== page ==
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Georgia Bans Import of Potatoes from Turkey

Georgia’s Ministry of Environment Protection and Agriculture stated that they have banned potato imports from Turkey until July 2018 to eliminate the spread of “potato cancer” on Georgian territory. The relevant decree was signed by the Georgian Prime Minister, Giorgi Kvirikashvli. The Minister of Environmental Protection and Agriculture of Georgia, Levan Davitashvili, stated that prohibition of potato imports from Turkey for several months is a temporary sanitary measure. “This is a sanitary…

Seed infected with Dickeya, the new blackleg

Potato seed infected late in the season with Dickeya (new blackleg) usually does not show symptoms in the field before harvest nor in seed storages. This is because Dickeya requires high temperatures for the development of visible symptoms. The optimum temperature for Dickeya is above 25 C. By contrast, the old blackleg (Pectobacterium) can develop at cool temperatures (8-10 C), and symptoms are usually visible when cutting seed. I have two questions about Dickeya: If dormant infection…

U.S. student wins prize for blight solution

New York student Benjamin “Benjy” Firester has won one of the United States’ top young science prizes for his research on the devastating microorganism which caused the Irish Potato Famine, devising a computer model that could prevent it causing billions of dollars in lost crops every year. The 18-year-old senior at Hunter College High School beat 1,800 students in the race to the $250,000 first prize at the Regeneron Science Talent Search,…

Picking away at the problem of common scab on potatoes

Dr. Claudia Goyer, a molecular bacteriologist at Agriculture and Agri-Food Canada’s Fredericton Research and Development Centre in New Brunswick, says she is seeing promising results that may help potato growers get more of their products into the global marketplace. Common scab is a potato disease caused by bacteria in the soil and while it is not a health issue for humans, common scab’s crusty lesions on potato skin can make potatoes unmarketable. …

Disease Watch: Spore Trapping

Determining late blight presence and disease pressure on the potato crop is an ongoing challenge. A heavy late blight infestation can cause several thousands of dollars in losses. Control of late blight is mostly achieved through fungicide application, and growers anticipate that late blight control requires routine applications of fungicides at high rates and short intervals throughout the growing season, beginning at 50 per cent emergence. This is an unsustainable situation that…

Solving Eastern Canada’s Yield Woes

As a large-scale soil rejuvenation study in New Brunswick draws to a close, lead researcher and Agriculture and Agri-Food Canada potato scientist Bernie Zebarth says solutions to lagging potato yield in Eastern Canada are anything but simple. For decades, potatoes have held top position as Maritime Canada’s most important cash crop. In 2015-2016, New Brunswick, Prince Edward Island and Nova Scotia produced 1.84 million tonnes of potatoes for a value of $256…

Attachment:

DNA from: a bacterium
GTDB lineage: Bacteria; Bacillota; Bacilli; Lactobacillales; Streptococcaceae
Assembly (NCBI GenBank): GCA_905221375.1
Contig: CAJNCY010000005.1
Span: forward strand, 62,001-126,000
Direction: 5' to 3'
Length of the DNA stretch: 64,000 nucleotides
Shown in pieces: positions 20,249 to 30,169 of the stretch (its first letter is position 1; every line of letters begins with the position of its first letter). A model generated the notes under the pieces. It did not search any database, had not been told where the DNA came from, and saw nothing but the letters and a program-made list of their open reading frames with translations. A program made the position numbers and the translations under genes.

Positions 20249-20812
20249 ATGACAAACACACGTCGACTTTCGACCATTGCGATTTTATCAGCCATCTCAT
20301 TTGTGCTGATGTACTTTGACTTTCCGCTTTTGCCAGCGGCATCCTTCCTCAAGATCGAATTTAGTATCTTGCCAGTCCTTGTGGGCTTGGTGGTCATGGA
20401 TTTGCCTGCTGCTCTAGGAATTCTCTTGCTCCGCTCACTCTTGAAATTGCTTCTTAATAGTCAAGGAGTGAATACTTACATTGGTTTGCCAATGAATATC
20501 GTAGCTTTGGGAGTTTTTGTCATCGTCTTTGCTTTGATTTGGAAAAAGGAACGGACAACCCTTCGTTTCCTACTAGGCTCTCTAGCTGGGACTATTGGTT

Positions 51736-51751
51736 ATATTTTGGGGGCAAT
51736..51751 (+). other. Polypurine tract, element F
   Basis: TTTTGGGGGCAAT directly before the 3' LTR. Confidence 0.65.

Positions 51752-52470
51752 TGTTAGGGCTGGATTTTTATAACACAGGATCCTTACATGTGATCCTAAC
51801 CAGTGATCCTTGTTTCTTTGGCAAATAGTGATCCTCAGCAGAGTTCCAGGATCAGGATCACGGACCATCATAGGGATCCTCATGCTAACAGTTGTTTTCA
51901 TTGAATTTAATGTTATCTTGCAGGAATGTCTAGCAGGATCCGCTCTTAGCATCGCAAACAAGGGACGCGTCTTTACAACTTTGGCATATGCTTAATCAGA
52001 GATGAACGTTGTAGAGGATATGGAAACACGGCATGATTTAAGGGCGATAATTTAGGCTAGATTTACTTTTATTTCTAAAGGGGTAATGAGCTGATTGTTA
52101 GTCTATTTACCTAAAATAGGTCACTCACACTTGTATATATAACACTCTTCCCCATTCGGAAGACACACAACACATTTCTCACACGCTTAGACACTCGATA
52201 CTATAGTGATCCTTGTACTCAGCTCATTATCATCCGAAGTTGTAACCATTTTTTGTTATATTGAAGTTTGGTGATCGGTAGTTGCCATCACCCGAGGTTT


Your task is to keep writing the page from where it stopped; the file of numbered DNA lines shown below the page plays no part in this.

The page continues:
Disease Watch: Potato Virus Y

Potato virus Y (PVY) is one of the most damaging potato viruses and a serious threat to the successful production of an acceptable seed lot around the world. It can cause mosaic on potato leaves, and affect yield and quality. Yield losses range from 10 to 80 per cent. Affected tubers are unusable for propagation. Late season virus transmission by aphids is difficult to detect in field inspections as it seldom produces…

GM potato variety could deflate GMO myths’ bubble in Uganda

Uganda is steadily progressing towards having a potato that will not require chemical spraying. This is because scientists at the National Agricultural Research Organisation (Naro) and International Potato Center have developed a late blight resistant variety, Vic 1, from the popularly grown susceptible Victoria variety. According to Dr. Alex Barekye, who is the director of Kachwekano Zonal Agricultural Research Development Institute in Kabale District, this new variety has shown great results in…

Tackling Resistant Pink Rot

Ridomil has been the standard fungicide for managing pink rot for many years. However, a national survey shows Ridomil-resistant pink rot is becoming more common. Fortunately, Canadian research has identified effective alternatives for managing resistant populations. “The issue of pink rot resistance came to a head in the early 2000s, when different potato production regions in the U.S. were finding some resistance to Ridomil, which has the active ingredient mefenoxam as they…

Potato blight’s chemical attack mechanism explained

A team of international researchers headed by scientists from the University of Tübingen has deciphered the workings of a cytolytic toxin, which is produced by some of the world’s most devastating crop diseases. The Cytolysin is manufactured by pathogens such as bacteria and fungi and can wipe out entire harvests if chemical protection is not used. The study – by researchers from Tübingen and their partner institutions in Berkeley, Bordeaux, Ljubljana, Liége…

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